#AreYouReady #RaftersAreAwesome #guide #raft #rafting #raftguide #whitewater #StrongerTogether #internationalrafting #RiverFamily #WeAreIRF

DISCLAIMER: The opinions, beliefs and viewpoints expressed by the author do not necessarily reflect the opinions, beliefs, viewpoints or official policies of the IRF.

ATTA’s 10 Recovery, Health and Safety Recommendations for Adventure Travel

Gustavo Timo of the Adventure Travel Trade Association (ATTA) feels that “Covid-19 brings unprecedented challenges to the tourism industry and that means the Adventure Travel sector as well. However, Adventure Travel might be better equipped to recover and reboot faster simply because of the DNA of the experiences we offer – small groups, nature-based, and set in rural environments and communities. Our industry is resilient and serves a more intrepid traveler that might be willing to come back to travel before others. But no matter what, we need to adjust and adapt to the new normal.”

So what is it that the adventure travel sector can do to turn this lemon into a lemonade? The ATTA pulled a team of experts together, who, in collaboration with the ATTA global community prepared the topics below.

“They are a set of recommendations that reflect the role of Adventure Travel in promoting the health and safety of our teams, travelers, and the communities we visit.” says the ATTA team.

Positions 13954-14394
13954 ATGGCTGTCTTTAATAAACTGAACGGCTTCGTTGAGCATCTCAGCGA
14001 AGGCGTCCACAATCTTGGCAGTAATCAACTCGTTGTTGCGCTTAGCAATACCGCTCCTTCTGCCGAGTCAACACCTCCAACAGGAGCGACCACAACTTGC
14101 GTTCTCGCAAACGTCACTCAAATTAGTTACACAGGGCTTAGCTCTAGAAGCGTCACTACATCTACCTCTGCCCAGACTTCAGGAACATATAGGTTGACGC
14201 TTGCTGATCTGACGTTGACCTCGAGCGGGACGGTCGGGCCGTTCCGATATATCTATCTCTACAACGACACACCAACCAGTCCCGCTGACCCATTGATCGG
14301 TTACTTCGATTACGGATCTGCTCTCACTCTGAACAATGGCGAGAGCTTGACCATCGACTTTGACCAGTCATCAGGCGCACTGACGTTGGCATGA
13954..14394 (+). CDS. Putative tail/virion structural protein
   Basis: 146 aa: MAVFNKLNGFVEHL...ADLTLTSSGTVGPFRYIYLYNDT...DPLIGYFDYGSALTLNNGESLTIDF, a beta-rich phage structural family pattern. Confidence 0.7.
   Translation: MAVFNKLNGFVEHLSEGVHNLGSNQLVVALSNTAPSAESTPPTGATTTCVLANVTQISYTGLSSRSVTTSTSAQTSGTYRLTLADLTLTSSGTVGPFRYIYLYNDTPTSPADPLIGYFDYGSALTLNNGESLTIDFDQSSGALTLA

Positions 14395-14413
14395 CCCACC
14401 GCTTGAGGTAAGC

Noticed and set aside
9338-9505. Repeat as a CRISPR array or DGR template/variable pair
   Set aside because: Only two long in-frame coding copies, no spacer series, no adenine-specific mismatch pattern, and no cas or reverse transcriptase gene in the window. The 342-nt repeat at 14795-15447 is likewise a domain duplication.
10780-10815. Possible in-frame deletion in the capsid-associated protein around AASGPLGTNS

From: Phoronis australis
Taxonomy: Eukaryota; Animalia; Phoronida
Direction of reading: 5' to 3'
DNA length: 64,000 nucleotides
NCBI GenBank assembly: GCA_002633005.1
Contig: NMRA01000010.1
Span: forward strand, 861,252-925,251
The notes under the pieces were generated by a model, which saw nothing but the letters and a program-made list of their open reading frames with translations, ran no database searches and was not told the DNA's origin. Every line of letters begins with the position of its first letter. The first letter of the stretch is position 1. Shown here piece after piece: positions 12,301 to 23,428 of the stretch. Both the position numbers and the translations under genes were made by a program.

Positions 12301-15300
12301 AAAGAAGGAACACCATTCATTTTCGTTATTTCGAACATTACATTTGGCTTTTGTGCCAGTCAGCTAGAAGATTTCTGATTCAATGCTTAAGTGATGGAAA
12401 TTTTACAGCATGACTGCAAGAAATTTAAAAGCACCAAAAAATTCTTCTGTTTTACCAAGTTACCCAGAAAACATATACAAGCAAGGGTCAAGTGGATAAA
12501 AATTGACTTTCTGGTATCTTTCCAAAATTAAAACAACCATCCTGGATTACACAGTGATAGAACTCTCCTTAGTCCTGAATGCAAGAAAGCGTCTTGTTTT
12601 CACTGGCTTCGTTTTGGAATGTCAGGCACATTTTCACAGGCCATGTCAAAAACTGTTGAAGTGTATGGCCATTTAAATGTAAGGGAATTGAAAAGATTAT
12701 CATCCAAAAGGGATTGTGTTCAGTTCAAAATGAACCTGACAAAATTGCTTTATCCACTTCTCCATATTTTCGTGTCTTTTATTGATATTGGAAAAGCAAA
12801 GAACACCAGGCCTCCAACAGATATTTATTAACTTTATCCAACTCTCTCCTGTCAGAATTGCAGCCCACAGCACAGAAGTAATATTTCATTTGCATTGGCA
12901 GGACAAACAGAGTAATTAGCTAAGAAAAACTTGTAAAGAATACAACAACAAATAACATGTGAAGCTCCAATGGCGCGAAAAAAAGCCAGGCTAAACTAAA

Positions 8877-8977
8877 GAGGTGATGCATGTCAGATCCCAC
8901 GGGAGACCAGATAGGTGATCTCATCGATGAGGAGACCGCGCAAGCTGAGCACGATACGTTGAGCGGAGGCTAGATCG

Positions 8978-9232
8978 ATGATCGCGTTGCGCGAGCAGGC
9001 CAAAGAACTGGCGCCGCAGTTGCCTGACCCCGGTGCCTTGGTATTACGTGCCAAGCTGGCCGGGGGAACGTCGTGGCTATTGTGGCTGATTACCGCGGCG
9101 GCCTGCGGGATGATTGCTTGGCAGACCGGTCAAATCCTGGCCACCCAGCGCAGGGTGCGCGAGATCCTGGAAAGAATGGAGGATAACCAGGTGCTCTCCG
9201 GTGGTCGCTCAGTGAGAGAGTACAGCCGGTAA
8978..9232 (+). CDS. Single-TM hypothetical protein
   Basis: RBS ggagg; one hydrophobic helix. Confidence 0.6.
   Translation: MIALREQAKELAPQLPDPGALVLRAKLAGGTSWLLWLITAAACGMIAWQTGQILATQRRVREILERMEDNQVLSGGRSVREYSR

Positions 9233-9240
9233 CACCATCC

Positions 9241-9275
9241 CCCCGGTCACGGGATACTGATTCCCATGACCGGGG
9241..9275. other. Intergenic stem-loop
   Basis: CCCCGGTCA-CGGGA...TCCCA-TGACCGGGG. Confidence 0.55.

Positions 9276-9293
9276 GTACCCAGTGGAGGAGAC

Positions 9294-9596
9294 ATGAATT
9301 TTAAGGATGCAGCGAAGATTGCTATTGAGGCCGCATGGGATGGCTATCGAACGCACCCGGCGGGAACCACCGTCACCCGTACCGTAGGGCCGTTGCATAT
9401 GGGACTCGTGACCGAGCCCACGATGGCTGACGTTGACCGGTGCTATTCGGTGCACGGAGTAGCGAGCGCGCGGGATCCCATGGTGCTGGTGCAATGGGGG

1. Reassess your market, consider all the options. Covid-19 has severely impacted society in many different ways. You need to check how your market has been affected and consider other opportunities. We suggest the following approach: local, regional, domestic, international short haul, international long haul.

Continue reading 10 Recovery, Health and Safety Recommendations for Adventure Travel from ATTA.

#RaftersAreAwesome #AreYouReady #strongertogether #ATTA

DISCLAIMER: The opinions, beliefs and viewpoints expressed by the author do not necessarily reflect the opinions, beliefs, viewpoints or official policies of the IRF.

Saving tourism in unprecedented and challenging times

In these testing times we find ourselves and our loved ones in situations we would likely never have considered. Many of us in the rafting industry are under increasing pressure with not just personal situations but tourist operations and employees affected by lockdowns and vast swathes of people cancelling their holidays and travel plans. It’s times like these that we need to come together as the #RaftingFamily and continue to support the rafting and tourism communities.

Many adventure tourism businesses are looking at bleak seasons ahead, if you have or had plans to travel and take part in tourist activities, or own a tourism business here’s a list of some ideas to consider: Continue reading Saving tourism in unprecedented and challenging times

Rafting Magazines Gear Shed – Arch Rival Drysuit

Article by Nick Prete

  • Shell Fabric: 3-layer waterproof/breathable shell with 100% nylon taslan face fabric treated with C6 DWR (durable water repellent) finish

  • Fabric Weight: 181g/m²

  • Waterproofness (mm h₂o): 30,000

  • Breathability (g/m²/24h): 4000